Roberts clearly finds influence in the films of Brian De Palma, as he toys with silhouettes and shadows on several occasions, along with John Carpenter and his preoccupation with the dimly lit outdoors, but not nearly enough depth to make the entire package intriguing as a whole. For one, the central family isn’t characterized well enough, and are too thin to sympathize with on the merits of their personalities. If anything, they’re brought to life by above-average acting, specifically from Madison and Henderson, who earn their stripes even playing blandly conceived characters. Let it be known: killing for the sake of killing and murder “just because,” as The Strangers proved to us, can be made engaging. Just look at The Devil’s Rejects for added evidence of that. But this sequel feels like a retread of already threadbare formula, and once you recognize that we have little understanding of our protagonists and know zilch about our villains, outside of what we pay to see, the killings — which are mostly generic too — don’t inspire much amusement either.

Roberts and company have a strange fixation with eighties power ballads and synthpop songs, which largely comprise the soundtrack for The Strangers: Prey at Night. Bertino’s original milked Merle Haggard’s introspective ditty “Mama Tried” for whatever spooky ambiance it could inspire, and this time around, we get an extended sequence at the trailer-park’s outdoor pool (the best in the entire film) showing a confrontation between two characters scored by Bonnie Tyler’s “Total Eclipse of the Heart” and lit by the blue water and neon palm-trees nearby. It’s actually a very cool scene; an indicator of what this film needed more, not less, of in order to go beyond the obvious slasher tropes. Another interesting moment has the “Man in the Mask,” as he’s credited, scanning the radio for a satisfying song before doing the inevitable to one of the family members, who is pinned in their vehicle. In a sly little scene, it’s as if you can see the drawn-on smirk on his potato-sack mask turn upwards as the song plays. The filmmakers needed more moments like this.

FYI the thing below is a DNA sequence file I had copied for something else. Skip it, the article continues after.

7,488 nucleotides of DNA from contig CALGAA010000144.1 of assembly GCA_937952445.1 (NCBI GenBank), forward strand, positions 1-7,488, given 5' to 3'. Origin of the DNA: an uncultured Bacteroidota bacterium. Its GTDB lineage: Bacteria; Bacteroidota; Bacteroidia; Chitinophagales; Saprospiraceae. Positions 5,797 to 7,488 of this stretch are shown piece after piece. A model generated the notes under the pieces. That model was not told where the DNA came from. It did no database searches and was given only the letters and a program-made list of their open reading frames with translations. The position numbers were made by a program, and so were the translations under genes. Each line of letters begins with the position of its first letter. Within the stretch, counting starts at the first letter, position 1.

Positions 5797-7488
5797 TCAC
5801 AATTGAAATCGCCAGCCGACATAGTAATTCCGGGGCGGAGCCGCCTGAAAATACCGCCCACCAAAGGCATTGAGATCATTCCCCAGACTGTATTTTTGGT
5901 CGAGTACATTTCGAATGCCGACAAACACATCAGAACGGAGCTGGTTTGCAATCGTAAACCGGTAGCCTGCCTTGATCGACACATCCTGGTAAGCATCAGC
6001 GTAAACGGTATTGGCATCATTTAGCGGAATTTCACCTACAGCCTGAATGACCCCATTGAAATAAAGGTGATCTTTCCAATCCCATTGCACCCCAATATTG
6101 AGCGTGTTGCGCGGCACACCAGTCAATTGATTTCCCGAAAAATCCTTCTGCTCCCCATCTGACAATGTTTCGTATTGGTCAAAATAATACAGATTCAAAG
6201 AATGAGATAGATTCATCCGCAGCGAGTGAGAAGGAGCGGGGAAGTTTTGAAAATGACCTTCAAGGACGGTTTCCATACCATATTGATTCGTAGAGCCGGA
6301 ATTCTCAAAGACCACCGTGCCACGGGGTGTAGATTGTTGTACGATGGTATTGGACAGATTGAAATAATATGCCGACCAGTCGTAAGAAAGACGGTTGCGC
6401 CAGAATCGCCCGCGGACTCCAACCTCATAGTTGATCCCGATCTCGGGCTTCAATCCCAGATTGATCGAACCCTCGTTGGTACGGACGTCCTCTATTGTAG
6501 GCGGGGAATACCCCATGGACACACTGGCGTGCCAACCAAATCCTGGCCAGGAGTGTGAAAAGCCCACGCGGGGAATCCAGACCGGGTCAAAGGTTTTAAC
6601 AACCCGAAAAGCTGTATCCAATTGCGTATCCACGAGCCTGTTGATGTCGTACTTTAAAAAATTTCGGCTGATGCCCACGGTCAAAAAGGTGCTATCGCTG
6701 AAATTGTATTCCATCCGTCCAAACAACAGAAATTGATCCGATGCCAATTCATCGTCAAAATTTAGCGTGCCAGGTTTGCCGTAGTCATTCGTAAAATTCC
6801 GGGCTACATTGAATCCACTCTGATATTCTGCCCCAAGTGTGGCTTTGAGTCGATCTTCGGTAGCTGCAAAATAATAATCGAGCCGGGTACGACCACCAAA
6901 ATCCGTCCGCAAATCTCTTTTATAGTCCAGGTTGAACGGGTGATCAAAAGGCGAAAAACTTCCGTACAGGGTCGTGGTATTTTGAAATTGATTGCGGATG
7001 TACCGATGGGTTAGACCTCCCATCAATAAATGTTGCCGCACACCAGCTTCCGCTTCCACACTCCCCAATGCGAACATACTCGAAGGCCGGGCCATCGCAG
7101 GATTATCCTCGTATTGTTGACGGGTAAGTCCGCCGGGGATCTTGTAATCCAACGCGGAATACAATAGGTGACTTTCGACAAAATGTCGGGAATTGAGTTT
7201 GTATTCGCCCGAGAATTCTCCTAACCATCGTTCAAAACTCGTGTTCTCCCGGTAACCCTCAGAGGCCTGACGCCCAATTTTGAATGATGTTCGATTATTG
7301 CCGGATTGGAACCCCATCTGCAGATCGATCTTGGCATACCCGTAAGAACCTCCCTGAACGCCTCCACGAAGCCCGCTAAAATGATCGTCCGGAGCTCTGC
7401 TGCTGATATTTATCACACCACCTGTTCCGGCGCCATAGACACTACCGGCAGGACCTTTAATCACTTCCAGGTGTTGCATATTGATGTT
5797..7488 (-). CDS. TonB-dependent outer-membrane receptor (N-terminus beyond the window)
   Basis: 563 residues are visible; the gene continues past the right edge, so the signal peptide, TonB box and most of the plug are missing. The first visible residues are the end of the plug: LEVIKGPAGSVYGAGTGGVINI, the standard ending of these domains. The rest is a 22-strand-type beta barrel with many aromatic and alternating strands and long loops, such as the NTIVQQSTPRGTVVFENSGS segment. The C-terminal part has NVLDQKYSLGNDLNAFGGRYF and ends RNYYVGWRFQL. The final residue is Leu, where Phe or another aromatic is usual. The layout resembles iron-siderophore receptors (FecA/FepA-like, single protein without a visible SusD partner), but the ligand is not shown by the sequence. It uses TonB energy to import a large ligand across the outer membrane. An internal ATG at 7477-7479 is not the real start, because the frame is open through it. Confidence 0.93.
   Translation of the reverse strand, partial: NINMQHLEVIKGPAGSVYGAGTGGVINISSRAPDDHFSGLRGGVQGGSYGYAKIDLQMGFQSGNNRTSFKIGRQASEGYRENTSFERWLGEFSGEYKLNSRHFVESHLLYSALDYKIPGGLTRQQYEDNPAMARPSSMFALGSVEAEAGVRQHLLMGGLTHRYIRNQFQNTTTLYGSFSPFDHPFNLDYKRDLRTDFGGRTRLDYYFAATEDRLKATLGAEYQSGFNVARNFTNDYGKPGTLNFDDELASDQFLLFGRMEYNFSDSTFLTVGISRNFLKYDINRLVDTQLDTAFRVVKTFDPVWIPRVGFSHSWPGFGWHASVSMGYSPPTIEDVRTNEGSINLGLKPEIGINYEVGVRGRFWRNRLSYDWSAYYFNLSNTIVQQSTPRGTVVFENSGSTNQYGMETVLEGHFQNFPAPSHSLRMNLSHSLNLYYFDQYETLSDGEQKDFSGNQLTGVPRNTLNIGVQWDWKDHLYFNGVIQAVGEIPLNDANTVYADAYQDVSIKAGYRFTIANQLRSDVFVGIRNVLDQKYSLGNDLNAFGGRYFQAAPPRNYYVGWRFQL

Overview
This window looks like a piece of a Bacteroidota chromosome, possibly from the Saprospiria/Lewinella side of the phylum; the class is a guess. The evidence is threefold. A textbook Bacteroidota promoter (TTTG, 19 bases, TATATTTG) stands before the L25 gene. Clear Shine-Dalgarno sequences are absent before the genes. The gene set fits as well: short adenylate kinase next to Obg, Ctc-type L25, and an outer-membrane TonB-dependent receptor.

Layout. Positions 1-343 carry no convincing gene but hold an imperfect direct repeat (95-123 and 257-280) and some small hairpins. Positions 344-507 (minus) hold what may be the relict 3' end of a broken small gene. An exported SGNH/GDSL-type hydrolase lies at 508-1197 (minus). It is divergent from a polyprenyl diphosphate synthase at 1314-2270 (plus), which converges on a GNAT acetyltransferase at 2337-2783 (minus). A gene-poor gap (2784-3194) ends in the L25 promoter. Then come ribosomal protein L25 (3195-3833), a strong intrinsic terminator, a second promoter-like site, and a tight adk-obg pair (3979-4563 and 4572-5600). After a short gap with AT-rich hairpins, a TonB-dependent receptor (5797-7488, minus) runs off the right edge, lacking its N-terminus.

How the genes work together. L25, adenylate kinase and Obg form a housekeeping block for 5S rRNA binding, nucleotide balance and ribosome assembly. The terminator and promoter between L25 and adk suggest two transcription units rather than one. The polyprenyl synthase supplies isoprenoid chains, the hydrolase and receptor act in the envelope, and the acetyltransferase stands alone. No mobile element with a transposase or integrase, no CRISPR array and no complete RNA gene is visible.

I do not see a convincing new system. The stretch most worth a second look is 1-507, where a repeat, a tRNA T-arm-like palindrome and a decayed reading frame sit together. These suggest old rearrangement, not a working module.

It should also be noted that even during brief underwater shots, Roberts is crisp and well-aware of space, which shouldn’t be a surprise given he directed the surprise success 47 Meters Down with similar poise.

Lacking the keen social observations of its predecessors and doubling-down on formula in manner that comes off as thin and unfavorably conventional, The Strangers: Prey at Night fumbles a great opportunity to follow a cynical and well-made low-budget thriller. Instead, it’s a bloody, nihilistic roller-coaster ride you’ve already ridden many times before.

NOTE: As of this writing, The Strangers: Prey at Night is available to stream on Max.

My review of The Strangers (2008)

Starring: Bailee Madison, Lewis Pullman, Christina Hendricks, Martin Henderson, Damian Maffei, Emma Bellomy, and Lea Enslin. Directed by: Johannes Roberts.

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About Steve Pulaski

Steve Pulaski has been reviewing movies since 2009 for a barrage of different outlets. He graduated North Central College in 2018 and currently works as an on-air radio personality. He also hosts a weekly movie podcast called "Sleepless with Steve," dedicated to film and the film industry, on his YouTube channel. In addition to writing, he's a die-hard Chicago Bears fan and has two cats, appropriately named Siskel and Ebert!